Gambia’s army chief Ousman Badjie Friday said he recognized new President Adama Barrow as the new commander-and-chief and would not fight a regional force poised to depose Yahya Jammeh, who has refused to step down.
“We are going to welcome them with flowers and make them a cup of tea,” Badjie said, adding “this is a political problem. It’s a misunderstanding. We are not going to fight Nigerian, Togolese or any military that comes.”
Today, West African leaders, President of Guinea Alpha Conde and Mauritanian President Muhamad Abdul Ould Aziz are currently in the country negotiating with Mr Jammeh to peacefully hand over power to President Adama Barrow who was sworn-in on Thursday in Senegal.
Barrow took the oath of office on Thursday at Gambia’s embassy in Senegal, calling for international support from West Africa’s ECOWAS bloc, the African Union and the United Nations.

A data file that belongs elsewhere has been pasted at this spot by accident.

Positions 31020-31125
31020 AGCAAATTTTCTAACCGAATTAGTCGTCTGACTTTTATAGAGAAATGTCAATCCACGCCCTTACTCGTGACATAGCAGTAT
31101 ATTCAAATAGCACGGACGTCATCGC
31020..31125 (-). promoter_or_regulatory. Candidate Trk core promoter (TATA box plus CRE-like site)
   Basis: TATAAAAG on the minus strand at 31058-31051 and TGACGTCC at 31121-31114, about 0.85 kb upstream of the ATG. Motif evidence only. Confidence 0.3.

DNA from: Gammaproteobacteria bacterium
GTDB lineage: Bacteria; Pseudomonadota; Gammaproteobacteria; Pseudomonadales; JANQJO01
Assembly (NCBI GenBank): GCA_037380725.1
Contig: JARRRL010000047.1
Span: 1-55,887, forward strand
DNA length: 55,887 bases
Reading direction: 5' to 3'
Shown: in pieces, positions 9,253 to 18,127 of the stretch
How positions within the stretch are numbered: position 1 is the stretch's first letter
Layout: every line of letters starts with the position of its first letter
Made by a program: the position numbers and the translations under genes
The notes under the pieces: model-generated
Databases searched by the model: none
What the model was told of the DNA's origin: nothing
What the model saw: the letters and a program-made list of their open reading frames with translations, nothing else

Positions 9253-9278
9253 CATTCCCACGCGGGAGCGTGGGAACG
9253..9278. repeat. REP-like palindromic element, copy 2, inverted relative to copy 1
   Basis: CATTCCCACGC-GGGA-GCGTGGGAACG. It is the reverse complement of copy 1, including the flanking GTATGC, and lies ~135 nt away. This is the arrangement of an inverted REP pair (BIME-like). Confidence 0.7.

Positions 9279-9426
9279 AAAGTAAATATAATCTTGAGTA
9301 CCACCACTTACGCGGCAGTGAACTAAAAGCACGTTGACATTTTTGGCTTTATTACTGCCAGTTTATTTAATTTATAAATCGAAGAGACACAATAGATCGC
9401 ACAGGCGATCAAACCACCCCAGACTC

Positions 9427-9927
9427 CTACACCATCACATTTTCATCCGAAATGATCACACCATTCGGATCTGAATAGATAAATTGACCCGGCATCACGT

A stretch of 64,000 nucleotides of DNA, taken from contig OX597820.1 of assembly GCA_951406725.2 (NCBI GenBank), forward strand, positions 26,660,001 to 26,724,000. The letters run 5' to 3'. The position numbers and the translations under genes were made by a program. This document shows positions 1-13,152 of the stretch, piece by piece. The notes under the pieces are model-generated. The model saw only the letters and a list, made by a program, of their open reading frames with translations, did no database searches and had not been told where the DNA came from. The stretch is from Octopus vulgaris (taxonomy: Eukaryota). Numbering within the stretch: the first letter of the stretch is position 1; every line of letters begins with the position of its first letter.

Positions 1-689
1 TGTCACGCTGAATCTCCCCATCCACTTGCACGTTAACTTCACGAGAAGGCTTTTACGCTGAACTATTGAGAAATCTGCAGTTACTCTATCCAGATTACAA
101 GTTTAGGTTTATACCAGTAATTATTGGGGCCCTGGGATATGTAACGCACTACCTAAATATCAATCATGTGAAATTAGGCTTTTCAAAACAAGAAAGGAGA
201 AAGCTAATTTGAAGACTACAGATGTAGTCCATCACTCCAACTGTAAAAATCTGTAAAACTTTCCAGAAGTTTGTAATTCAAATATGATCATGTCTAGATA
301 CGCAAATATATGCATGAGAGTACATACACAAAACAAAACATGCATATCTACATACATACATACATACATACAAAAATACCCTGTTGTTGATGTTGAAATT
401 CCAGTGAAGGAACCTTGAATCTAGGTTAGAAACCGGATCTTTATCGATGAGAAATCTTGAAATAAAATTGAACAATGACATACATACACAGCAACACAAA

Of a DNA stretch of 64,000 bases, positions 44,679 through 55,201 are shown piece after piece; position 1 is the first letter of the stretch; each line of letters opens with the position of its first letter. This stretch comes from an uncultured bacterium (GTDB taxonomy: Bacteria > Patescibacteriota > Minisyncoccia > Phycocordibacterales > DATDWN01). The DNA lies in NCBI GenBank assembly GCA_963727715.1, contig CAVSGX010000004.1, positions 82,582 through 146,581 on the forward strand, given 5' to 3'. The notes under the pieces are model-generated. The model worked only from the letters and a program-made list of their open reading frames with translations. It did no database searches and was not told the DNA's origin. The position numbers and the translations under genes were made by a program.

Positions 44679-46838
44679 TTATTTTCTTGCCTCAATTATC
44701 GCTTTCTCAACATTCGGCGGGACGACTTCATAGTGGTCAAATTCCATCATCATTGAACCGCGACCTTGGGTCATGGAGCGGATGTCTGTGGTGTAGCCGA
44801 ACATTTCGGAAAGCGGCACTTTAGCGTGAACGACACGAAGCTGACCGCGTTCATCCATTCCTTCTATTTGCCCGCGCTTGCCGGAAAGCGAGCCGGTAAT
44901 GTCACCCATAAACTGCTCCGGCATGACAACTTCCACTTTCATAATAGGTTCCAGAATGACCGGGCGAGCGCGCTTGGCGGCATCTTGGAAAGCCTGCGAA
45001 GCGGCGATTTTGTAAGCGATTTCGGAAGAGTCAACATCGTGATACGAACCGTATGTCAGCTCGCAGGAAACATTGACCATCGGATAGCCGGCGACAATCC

A regional military force launched an intervention effort, dubbed Operation Restore Democracy, shortly after the former opposition figure was sworn in.
West African armies halted an operation in Gambia aimed at installing the country’s new president, Adama Barrow, on Thursday so regional leaders could make one last attempt to convince longtime ruler Yahya Jammeh to step aside.
“We think that up until the last minute there is still a solution through dialogue. We will halt the operation and allow peace a last chance” said Marcel de Souza, head of the ECOWAS commission, explaining the decision to suspend the advance to reporters in Dakar late on Thursday.